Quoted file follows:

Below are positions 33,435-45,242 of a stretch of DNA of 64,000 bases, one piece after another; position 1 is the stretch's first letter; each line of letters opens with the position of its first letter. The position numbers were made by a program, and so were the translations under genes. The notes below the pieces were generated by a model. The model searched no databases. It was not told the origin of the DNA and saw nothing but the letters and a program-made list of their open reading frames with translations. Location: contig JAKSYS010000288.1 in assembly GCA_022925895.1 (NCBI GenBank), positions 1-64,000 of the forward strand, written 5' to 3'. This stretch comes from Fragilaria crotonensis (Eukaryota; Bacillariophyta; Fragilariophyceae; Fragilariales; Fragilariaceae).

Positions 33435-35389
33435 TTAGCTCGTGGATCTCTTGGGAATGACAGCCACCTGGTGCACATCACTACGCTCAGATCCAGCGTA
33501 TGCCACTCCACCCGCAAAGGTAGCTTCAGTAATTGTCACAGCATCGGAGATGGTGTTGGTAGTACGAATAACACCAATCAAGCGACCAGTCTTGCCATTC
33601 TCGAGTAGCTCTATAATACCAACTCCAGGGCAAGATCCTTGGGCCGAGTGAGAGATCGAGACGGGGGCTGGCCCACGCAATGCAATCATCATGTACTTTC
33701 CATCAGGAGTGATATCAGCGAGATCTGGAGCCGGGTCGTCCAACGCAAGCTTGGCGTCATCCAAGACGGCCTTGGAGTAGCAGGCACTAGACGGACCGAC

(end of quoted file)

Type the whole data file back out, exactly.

Below are positions 33,435-45,242 of a stretch of DNA of 64,000 bases, one piece after another; position 1 is the stretch's first letter; each line of letters opens with the position of its first letter. The position numbers were made by a program, and so were the translations under genes. The notes below the pieces were generated by a model. The model searched no databases. It was not told the origin of the DNA and saw nothing but the letters and a program-made list of their open reading frames with translations. Location: contig JAKSYS010000288.1 in assembly GCA_022925895.1 (NCBI GenBank), positions 1-64,000 of the forward strand, written 5' to 3'. This stretch comes from Fragilaria crotonensis (Eukaryota; Bacillariophyta; Fragilariophyceae; Fragilariales; Fragilariaceae).

Positions 33435-35389
33435 TTAGCTCGTGGATCTCTTGGGAATGACAGCCACCTGGTGCACATCACTACGCTCAGATCCAGCGTA
33501 TGCCACTCCACCCGCAAAGGTAGCTTCAGTAATTGTCACAGCATCGGAGATGGTGTTGGTAGTACGAATAACACCAATCAAGCGACCAGTCTTGCCATTC
33601 TCGAGTAGCTCTATAATACCAACTCCAGGGCAAGATCCTTGGGCCGAGTGAGAGATCGAGACGGGGGCTGGCCCACGCAATGCAATCATCATGTACTTTC
33701 CATCAGGAGTGATATCAGCGAGATCTGGAGCCGGGTCGTCCAACGCAAGCTTGGCGTCATCCAAGACGGCCTTGGAGTAGCAGGCACTAGACGGACCGAC